American playwright Antoinette Nwandu’s debut play has already hit the heights, receiving its world première at the august Steppenwolf Theater in Chicago, before playing in Lincoln Center’s LCT3 studio.
Now, British audiences get an opportunity to see a production featuring a home cast directed by the Kiln’s Artistic Director Indhu Rubasingham.
The theatre has pulled out all the stops, allowing designer Richard Jones to reconfigure reconfiguring the auditorium in-the-round. In doing so, he manages to create an authentic American street corner, complete with fire hydrant and traffic signals.
This is the environment in which Paapa Essiedu as Moses and Gershwyn Eustache Jnr playing Kitch have great fun portraying a couple of hungry lads who wished that they were literally chewing the fat in what gradually transforms into a 90-minute-long, African-American homage to Waiting for Godot but containing its own powerful political cri de coeur.
For the first 10 minutes, the lively young men’s utterances are likely to be close to unintelligible to British ears, while their moves are incredibly slick, conveying the closeness of their relationship. They might also easily offend, liberally making use of what has become euphemistically known as “the N word”.
As far as one can tell, their lives are vacant and they are waiting for something to happen, while Moses, the sharper of the two, has hopes of emulating his biblical namesake.
At a stage when visitors might just be approaching the point of restlessness, Alexander Elliot appears in the guise of the ineffectual Mister (according to the programme although he refers to himself as “Master”) before making a second appearance as a Police Ossifer (sic).
This gauche young man in a pale linen suit and red baseball cap seems to have strayed far from the beaten track, apparently doing his best Little Red Riding Hood impression as he carries a hamper of food supposedly destined for his mother.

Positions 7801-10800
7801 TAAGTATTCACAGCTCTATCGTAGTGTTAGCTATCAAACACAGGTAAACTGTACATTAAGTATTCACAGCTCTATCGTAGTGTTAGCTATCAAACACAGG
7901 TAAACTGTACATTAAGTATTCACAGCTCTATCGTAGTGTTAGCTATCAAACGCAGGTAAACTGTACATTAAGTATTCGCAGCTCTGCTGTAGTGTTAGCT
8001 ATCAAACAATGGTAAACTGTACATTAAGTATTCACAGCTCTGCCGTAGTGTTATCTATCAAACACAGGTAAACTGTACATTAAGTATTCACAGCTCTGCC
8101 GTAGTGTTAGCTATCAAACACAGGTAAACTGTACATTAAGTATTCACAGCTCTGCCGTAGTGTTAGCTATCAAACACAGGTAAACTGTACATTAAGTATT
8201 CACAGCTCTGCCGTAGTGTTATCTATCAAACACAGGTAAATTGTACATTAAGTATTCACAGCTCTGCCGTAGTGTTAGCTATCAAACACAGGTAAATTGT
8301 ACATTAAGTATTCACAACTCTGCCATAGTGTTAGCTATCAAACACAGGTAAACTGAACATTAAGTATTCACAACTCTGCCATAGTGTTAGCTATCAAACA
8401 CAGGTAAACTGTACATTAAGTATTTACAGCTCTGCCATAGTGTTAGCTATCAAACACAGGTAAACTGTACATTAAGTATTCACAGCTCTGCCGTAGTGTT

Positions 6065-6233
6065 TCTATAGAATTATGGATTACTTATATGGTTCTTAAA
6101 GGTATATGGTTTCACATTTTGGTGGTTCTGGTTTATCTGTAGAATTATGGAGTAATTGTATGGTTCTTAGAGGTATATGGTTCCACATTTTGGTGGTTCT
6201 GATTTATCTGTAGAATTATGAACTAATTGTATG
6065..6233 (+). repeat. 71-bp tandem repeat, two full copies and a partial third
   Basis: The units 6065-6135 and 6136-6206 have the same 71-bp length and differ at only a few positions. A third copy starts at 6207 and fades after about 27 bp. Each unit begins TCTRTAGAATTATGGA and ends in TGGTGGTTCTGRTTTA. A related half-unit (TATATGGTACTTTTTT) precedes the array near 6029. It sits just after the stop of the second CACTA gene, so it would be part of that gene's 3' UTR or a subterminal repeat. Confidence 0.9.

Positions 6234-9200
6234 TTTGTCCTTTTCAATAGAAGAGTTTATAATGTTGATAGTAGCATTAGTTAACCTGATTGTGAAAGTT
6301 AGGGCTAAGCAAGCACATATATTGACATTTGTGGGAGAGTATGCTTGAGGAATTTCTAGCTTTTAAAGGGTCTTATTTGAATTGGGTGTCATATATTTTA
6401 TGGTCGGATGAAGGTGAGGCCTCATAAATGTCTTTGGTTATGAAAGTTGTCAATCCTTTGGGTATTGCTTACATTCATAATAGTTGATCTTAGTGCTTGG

Neither party can quite comprehend the presence or motivations of the other, although they eventually bond, share a feast together, and part as something close to friends.
Having tried once, this successor to Beckett inevitably does so again. Many of the lines and moves are similar, although now it is slightly easier to understand why the play has its title, as the starving duo talk more seriously about the afterlife.
The evening only begins to diverge from what appears to be at destined pattern with the reappearance of Officer Ossifer. Suddenly, the play begins to take on considerably greater meaning, commenting much more directly on the experiences of far too many young African-Americans today.
Many might find Pass Over close to impenetrable but the same was true of Godot when it first saw the light of day. Whether this is a work of genius, something that is striving for that title but doesn’t quite get there or a piece of hokum will be for individual theatregoers to decide.
What is beyond dispute is that all three performances are of the highest quality, with the actors impeccably drilled to fluency.
Reviewer: Philip Fisher